A Fork in the Road

Posted on January 20, 2010. Filed under: Bible Study, Personal Growth and Freedom | Tags: , , |

Surveys in the United States, for example, show that religious commitment is generally somewhat higher among people with less income (Barna 1991:178-81; Gallup and Jones 1992), and Christians in less affluent countries like Nepal, Guatemala, Kenya or China often are prepared to pay a higher price for their faith than most Western Christians. In Bible studies among students from different kinds of colleges and backgrounds I have found that students from poor homes, struggling to pay their way through college, frequently understand this passage better than those students for whom the road is easier. Feeling impressed by the wealth and status of others, the less privileged students are amazed to learn how special they are to God and embrace this message as good news. Those of us who have attained more income or education would do well to imitate their meekness, lest the self-satisfaction and complacency that often accompany such attainments corrupt our faith in Christ (13:22).

Matthew 5 Commentary from BibleGateway.com

When I read Matthew 5:3 “Blessed are the poor in spirit, for theirs is the kingdom of heaven,” I was struck by the notion that poor has many meanings.

For most of us, we equate the word poor with a paucity of financial resources, hunger and general need.  Yet if you prayerfully reflect on the passage, its probing context challenges you to look outside of the commonly associated meaning to a greater truth that represents the proverbial “fork in the road” relative to our faith journey.

As a one time millionaire, my seemingly natural and responsible focus was on the preservation of finances as a means of maintaining a “comfortable” level of security.  What is ironic is that no matter how much I had earned, the security I sought was always an elusive pursuit tantamount to an oasis mirage in the desert.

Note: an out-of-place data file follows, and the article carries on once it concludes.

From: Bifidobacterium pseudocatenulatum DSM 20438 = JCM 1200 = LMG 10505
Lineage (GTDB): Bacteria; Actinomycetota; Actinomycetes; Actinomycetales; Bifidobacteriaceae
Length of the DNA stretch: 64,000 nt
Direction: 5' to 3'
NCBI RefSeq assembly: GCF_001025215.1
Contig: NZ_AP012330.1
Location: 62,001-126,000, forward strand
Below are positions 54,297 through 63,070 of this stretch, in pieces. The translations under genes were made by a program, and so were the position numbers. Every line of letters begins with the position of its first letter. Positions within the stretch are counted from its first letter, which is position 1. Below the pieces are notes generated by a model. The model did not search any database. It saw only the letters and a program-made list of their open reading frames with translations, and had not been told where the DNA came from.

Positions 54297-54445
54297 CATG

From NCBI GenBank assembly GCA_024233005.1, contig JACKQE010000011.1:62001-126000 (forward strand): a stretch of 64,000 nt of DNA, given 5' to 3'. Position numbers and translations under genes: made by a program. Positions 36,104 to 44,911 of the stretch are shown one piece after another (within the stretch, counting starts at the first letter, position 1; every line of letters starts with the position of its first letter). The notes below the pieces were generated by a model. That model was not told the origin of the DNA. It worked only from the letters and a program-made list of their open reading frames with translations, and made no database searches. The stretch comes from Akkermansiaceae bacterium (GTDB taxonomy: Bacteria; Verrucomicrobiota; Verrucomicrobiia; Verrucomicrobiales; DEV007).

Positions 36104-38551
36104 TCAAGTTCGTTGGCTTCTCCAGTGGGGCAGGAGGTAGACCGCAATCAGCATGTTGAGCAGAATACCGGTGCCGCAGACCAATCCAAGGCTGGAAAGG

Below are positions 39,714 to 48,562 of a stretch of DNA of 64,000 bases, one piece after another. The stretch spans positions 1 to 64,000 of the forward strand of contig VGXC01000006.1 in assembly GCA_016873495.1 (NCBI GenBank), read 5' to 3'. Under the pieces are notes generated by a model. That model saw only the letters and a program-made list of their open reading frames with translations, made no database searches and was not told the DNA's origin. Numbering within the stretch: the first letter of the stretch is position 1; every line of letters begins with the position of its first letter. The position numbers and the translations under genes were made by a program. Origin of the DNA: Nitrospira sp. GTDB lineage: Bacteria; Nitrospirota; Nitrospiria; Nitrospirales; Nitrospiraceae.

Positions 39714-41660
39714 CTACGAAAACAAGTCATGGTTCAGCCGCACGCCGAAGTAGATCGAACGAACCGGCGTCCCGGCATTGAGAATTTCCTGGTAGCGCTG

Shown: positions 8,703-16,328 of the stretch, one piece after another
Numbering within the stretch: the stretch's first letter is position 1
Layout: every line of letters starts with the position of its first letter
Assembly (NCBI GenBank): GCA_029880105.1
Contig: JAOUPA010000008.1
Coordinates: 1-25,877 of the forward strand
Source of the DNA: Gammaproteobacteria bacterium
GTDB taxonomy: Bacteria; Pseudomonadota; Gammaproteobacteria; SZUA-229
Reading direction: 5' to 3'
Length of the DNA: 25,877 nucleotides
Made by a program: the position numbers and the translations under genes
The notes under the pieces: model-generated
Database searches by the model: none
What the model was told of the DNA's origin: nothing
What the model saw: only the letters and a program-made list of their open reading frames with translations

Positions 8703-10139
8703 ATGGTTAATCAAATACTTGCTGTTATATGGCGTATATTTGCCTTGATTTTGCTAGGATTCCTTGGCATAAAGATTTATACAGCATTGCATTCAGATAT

In essence, my source of strength and peace of mind was money and not God.  While I am not talking about eschewing whatever financial blessings the Lord deems appropriate to my particular circumstance, I now realize that the true culprit in the “money is the root of all evil axiom,” is not the money itself but is instead the distracting importance one places upon it.

Until this distraction was removed, I would have forever remained blind to the truth of God’s love and mercy and the real power and peace that comes from keeping one’s eyes firmly affixed on the real source of all things and all blessings.  This is the reason why I can now celebrate the tribulations of losing it all, for in line with Luke 17:33 by losing my (old) life I gained my (new and eternal) life.

The peace that comes from this realignment of priorities has freed me to enjoy life in a way I never imagined or thought possible.  In short I am no longer under the heavy yoke of earthy pursuits in which my appetite could never be satiated.  Instead, I live under the responsibility (emphasis on responsibility) of belonging to the family of a loving God, in which my power is through the eternally indefatigable Holy Spirit.

“But those who hope in the LORD will renew their strength.  They will soar on wings like eagles; they will run and not grow weary, they will walk and not be faint.” (Isaiah 40:31, NIV)


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